Next, I contacted my good friend Phil Thompson, director of Hospice of the Ozarks, and asked him if I could put on a benefit concert for Hospice. I wanted to make sure that they agreed that a rock concert would be in good taste. He laughed and said he didn't care where the donations came from and that Hospice would be proud and appreciative of such an effort. He assigned someone on their staff to act as a liaison for the event. Next I contacted the local High School Auditorium as the potential venue. Dunbar Auditorium is the classiest venue in town and seats 999 people. I figured if I sold it out at $15 a head I could make about $15,000 for Hospice. I also intended to videotape the event and sell the DVD's with all proceeds going to the Pietz Cancer house. I figured I could persuade the local newspaper, radio, and TV stations to climb on board as I have a good rapport with all of them. I lined up local lodging from the Lake Norfork Inn for the cast, who would be arriving from all over the country to participate. I had PA and lights lined up and printers for the tickets. All those ducks were in a row.

All these pre-arrangements took the better part of six months to coordinate and secure. And of course I still had not been playing with my current band Split Milk due to my carpal tunnel, so I was edgy about all this to say the least, but I kept my nose to the grindstone. I was very determined and had to do a lot of persuading in a lot of areas. By June of this year I still had some hand problems, the bass player had not yet signed on, and I was starting to develop pains in my back and neck. I had not yet made any of this public. Back in my heyday as a concert promoter I had a hard and fast rule NEVER to commit to something unless you had everything down pat, and for this benefit there were still too many loose ends to make a public announcement. I knew I only had another month to make a decision because there would have to be some critical rehearsals with The Vipers and Goldrush in order to do this thing right and make it as professional as we could for a one-night stand. I will admit that this was a monumental task from the start but I felt I could see the light at the end of the tunnel (not carpal tunnel) and so I plodded on.

It was then that the results of the MRI's were coming back and I started suffering from some other ailments which I deem not in good taste to mention here. Suffice to say I made many new intimate doctor friends. In any event my health was not so good by July and I did not yet know the outcome of my current medical status. I HAD to made a judgment call. In good faith I could not say that I definitely could play rock and roll drums with three bands over the course of a three set performance. The two local bands had not had one rehearsal, although many CD's of old tunes were bandied about and discussions about arrangements had been made. But the final blow was when I got the fateful email telling me the bass player for Goldrush would not be able to get time off to make the trek to Arkansas. I thought about subbing in another bassist, but it wouldn't have been the same. Plus, it would have made the Goldrush segment all that much more difficult to put together. I was at an all-time low, both mentally and physically, and so I made the decision only I could make. I thanked everyone for their commitment, their participation to that point, and their faith in my abilities to make it happen, but there were just some last minute snags that could not be swept under the carpet. I told them all that this was not a cancellation. I told them that we got to this point and over the hardest part, which was actually getting the bands to agree to go to all the work for a one time deal. I told them that perhaps after I got through my difficult times with my wrist (it WAS slowly getting better) that we could still do the benefit in the spring of 2007 if everyone was still agreeable. And that was it. I still want to do the benefit, but the "cause" will not be a celebration of my birthday. It will have to take some other form, unknown to me as of this writing.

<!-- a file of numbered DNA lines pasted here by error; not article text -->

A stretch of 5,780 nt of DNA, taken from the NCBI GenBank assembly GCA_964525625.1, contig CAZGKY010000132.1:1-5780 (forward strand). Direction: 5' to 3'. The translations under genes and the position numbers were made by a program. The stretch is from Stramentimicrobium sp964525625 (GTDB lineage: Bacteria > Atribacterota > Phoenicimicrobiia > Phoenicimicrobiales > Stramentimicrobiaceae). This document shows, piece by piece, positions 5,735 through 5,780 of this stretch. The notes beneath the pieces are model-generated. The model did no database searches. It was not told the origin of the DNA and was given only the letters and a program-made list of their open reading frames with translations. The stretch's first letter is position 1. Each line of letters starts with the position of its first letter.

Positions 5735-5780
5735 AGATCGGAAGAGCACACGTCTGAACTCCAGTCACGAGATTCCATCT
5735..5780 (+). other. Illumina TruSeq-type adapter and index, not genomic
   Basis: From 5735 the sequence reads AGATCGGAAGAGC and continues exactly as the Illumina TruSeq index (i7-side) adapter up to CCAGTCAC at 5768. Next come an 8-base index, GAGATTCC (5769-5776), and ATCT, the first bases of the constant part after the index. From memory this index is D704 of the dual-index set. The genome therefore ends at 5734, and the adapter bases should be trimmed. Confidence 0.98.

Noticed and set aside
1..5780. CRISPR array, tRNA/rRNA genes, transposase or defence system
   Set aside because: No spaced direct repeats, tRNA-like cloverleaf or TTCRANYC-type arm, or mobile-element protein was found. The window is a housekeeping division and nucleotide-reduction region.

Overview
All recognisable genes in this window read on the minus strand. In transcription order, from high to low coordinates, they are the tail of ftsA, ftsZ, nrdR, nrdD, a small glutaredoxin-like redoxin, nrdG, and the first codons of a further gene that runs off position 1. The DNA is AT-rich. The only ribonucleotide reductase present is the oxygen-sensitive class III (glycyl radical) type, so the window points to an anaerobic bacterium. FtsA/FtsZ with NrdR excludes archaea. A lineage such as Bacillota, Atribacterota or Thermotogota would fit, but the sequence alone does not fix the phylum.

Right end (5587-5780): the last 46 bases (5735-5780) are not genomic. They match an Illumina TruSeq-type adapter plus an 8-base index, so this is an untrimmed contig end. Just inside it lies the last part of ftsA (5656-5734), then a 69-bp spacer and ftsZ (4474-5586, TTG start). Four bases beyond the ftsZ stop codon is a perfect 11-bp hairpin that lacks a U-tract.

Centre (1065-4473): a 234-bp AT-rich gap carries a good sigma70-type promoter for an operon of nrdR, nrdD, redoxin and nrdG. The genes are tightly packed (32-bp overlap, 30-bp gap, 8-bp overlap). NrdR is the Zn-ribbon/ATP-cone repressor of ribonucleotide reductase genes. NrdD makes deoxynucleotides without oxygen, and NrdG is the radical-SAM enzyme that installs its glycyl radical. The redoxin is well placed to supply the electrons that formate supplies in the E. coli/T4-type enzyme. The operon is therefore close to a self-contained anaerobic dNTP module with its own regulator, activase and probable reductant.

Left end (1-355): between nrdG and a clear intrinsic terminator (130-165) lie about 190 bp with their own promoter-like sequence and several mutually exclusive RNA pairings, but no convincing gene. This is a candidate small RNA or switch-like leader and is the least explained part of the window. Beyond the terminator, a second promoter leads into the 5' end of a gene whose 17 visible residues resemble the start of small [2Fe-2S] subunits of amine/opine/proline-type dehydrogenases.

There was no more to say or do. I spent the next couple of months going through my medical ordeals and on the road to recovery and the next time I raised my head up it was October. All this time I was still busily involved with the "This Is Your Town" project and restoring the Paperkid masters, along with my regular daily workload. So here it was…..October….. and the Big SIX-0 was looming large, and I had no plans at all. It was then that my wife, God love her, took the reigns and said "Let's have a party anyway, right here at the house". I didn't want to discourage her but I really wasn't in the mood at the time for a party acknowledging my entry into old age. That was the one thing I was trying to avoid when I thought up the benefit idea. I wanted to celebrate my youth surrounded by all my music friends, not mark my surrender to admitting I was now a bona fide member of AARP. But she suggested that I email all my friends and tell them we were to have a party and they were all invited to come visit and jam. And so, with a hint of resignation, I did just that. And to my surprise, the confirmations came in like a flood. Some of my friends wanted to rent the Windjammer Club and have a big blow out there, but I nixed the idea as I did not want to have to move all the gear there and more importantly, move it all BACK to the studio and set it all back up. It just seemed too much trouble. Plus, Jane and I felt that if we had it here at the house it would be a more relaxed affair, clean up excluded. And so the wheels were set in motion in the eleventh hour. We set up the party for Saturday, November 4th, and hoped the out-of-towners could still make arrangements in time.